Federal Maritime Com'n v. Atlantic & Gulf/Panama Can. Zone, 241 F. Supp. 766 (S.D.N.Y. 1965)

U.S. District Court for the Southern District of New York - 241 F. Supp. 766 (S.D.N.Y. 1965)
April 27, 1965

241 F. Supp. 766 (1965)

FEDERAL MARITIME COMMISSION and United States of America, Plaintiffs,

United States District Court S. D. New York.

April 27, 1965.

*767 Robert M. Morgenthau, U. S. Atty., New York City, Louis E. Greco, Atty. in Charge, N. Y. Office, Admiralty & Shipping Section, Dept. of Justice, for plaintiffs, Gilbert S. Fleischer, New York City, H. B. Mutter, Federal Maritime Commission, of counsel.

Casey, Lane & Mittendorf, New York City, for defendants, John R. Mahoney, David Orlin, New York City, of counsel.

TENNEY, District Judge.

On April 7, 1965, plaintiffs Federal Maritime Commission (hereinafter referred to as "Commission") and the United States of America filed their complaint in this Court and, after hearing, obtained a temporary restraining order which restrained defendants from imposing or collecting a ten percent surcharge on ocean shipments carried between United States ports and ports in Latin America, including the Caribbean. The surcharge had been announced by defendants to be effective on April 5, 1965, and was ostensibly imposed as an emergency measure to counteract the effects of port congestion due to the recently-ended longshoremen's strike. Pursuant to the terms and conditions of the dual rate contract (exclusive patronage contract) utilized by defendants, rate charges, under certain specified emergency conditions, may be imposed on thirty days' notice, whereas regular rate increases may be imposed only on ninety days' notice. Defendants' surcharge was imposed on the shorter, thirty-day notice period.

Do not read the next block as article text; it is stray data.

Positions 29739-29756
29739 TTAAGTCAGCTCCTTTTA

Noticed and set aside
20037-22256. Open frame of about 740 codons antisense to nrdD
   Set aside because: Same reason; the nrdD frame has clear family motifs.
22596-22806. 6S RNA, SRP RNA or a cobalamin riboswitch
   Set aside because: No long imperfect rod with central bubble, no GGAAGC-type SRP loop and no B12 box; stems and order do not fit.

*768 Plaintiffs request issuance of a preliminary injunction "pending answer to and disposition by the Court of this complaint", and thereafter a permanent injunction restraining defendants from putting into effect the surcharge until thirty days after the conclusion of an investigation of said surcharge commenced by plaintiff Commission.

Hearings were held on April 12, 14, 16 and 22, 1965, at which time both sides were afforded full opportunity to present both oral and documentary proof and argue both the law and the facts. Based on the evidence adduced at those hearings, the lack thereof, the affidavits submitted and the memoranda of law, the following are my findings of fact and conclusions of law.


1. Each of the defendants is a Steamship Conference maintaining offices in New York, New York.

2. The total number of member lines of all of the defendants is eighteen, of which eight are United States flag lines and four are lines of the flag of a country in the defendants' destination areas.

2(a). The United States flag lines are: Alcoa Steamship Company, Inc.; Grace Line, Inc.; Gulf and South America Steamship Company, Inc.; Lykes Bros. Steamship Company, Inc.; United Fruit Company; Moore-McCormack Lines, Inc.; States Marine Lines, Inc., and Sealand.